Why can't they make it a law to let everyone over 50 years of age get a brain scan?

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I personally know of folks (You do too!) who should have started taking Alzheimer meds long ago. Yet they walk around with this air of diplomatic immunity about them, everyday doing risky things and getting away with it. There are things that can be noticed on a brain scan (i.e., percent shrinkage of the brain) that could save lives, especially those of innocent victims in auto accidents and house fires resulting from people with these problems.

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you forgot NPD Narcisstic Personality Disorder..they also do strange behaviors within family units and are hard to diagnose...so there are more diseases that should be diagnosed early...but will a brain scan really show what you are looking for...they are on the forefront of studying the brain still...we will have to wait and see if certain brain areas show disease early...but as I mentioned there is so much still to study it is not an exact science as of yet. In the future if you want to think of it in the way of advance medical science it could also be used as an adverse way again folks as well..be careful what you wish for...just thinking out loud. But indeed if it becomes a situation where there may be an emergency situation whomever you suspect in your surroundings may benefit from a review.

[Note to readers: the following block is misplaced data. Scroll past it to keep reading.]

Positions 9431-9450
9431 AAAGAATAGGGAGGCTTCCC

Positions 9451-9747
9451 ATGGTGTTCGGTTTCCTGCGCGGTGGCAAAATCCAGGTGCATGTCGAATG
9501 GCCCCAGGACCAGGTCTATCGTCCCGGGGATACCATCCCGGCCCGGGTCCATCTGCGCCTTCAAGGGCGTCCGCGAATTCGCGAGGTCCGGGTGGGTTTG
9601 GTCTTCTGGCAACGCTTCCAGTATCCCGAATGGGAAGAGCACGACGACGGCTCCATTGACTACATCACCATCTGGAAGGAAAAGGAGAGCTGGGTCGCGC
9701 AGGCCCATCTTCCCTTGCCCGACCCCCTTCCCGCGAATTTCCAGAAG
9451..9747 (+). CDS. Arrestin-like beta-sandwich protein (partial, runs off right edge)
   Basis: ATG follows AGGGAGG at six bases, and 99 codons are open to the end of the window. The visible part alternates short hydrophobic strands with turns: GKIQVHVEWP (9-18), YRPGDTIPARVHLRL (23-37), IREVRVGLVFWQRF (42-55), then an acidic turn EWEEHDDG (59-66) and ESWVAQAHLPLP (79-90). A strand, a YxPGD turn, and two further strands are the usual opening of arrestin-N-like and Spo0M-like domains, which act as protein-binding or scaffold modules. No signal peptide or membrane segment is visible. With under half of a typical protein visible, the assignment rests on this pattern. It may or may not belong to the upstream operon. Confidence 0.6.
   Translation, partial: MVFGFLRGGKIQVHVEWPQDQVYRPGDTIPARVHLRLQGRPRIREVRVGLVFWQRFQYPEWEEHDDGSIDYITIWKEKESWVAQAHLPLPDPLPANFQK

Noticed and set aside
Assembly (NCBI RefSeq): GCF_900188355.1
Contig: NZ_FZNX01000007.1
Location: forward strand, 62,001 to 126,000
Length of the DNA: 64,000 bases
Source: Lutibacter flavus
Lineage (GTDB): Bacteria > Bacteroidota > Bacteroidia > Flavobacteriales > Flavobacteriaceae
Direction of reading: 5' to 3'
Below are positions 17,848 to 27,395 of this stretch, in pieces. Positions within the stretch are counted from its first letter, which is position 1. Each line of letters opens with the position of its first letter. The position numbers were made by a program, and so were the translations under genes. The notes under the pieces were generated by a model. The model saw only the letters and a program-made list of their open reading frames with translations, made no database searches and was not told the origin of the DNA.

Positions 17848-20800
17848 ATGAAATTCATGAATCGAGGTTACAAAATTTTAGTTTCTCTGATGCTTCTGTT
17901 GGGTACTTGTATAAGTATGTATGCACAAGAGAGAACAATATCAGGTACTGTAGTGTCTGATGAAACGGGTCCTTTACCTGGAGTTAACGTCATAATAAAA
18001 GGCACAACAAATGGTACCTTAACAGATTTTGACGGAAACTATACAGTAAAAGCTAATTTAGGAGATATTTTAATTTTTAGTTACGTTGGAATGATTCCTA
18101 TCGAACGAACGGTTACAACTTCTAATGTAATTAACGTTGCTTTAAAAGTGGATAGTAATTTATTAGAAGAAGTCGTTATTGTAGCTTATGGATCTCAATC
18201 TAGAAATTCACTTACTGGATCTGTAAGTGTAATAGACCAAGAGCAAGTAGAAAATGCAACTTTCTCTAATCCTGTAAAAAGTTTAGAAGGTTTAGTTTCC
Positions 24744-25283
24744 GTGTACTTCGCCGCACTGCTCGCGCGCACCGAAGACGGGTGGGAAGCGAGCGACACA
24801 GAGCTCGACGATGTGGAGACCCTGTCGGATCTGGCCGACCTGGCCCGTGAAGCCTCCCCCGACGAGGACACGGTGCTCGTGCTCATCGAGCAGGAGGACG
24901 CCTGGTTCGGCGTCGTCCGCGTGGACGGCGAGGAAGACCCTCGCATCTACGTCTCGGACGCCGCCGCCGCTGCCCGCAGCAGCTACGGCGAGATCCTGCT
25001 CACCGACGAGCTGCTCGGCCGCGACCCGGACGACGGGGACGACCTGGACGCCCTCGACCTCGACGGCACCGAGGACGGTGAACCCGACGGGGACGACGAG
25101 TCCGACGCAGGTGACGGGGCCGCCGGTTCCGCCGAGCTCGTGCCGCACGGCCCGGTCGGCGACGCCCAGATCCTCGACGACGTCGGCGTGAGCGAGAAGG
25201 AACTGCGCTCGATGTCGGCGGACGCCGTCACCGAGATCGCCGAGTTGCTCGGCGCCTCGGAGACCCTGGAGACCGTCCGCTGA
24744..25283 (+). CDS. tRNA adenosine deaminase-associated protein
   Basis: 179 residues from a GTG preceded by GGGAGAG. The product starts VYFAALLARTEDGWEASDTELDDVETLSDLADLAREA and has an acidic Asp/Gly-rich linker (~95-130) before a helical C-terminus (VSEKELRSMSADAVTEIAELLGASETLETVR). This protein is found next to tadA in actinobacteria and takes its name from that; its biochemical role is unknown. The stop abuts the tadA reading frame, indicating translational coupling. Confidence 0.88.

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Oops, misread your post. You didn't say "mandatory". But even so, the bottom line is that 1 - the diagnosis is unreliable, and 2 - according to the very first sentence on alz.org, "Currently, there is no cure for Alzheimer's."
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How about this...

"It's More Than Coincidence that Most of the Most Over-Diagnosed Medical Conditions Are "Treated" With Drugs that Make Billions for Big Pharma"

and...

**Alzheimer's disease. "Most people diagnosed with Alzheimer's disease do not actually have Alzheimer's," says Dr. Teitelbaum. "This was shown in a recent Honolulu study (White et al) of 426 men, looking at autopsy results (the only reliable way to make the diagnosis)."

Dr. Teitelbaum says other conditions can cause cognitive impairment that overlaps symptoms of Alzheimer's: low thyroid, nutritional deficiencies, side effects of medication, low testosterone in men, and pseudodementia, a form of cognitive impairment that can be caused by primary clinical depression."**

So yes, I'm totally opposed to your "mandatory brain scan" law.
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I think that if you feel that a relative is having problems you can take them to a neurologist and he or she can order a scan.
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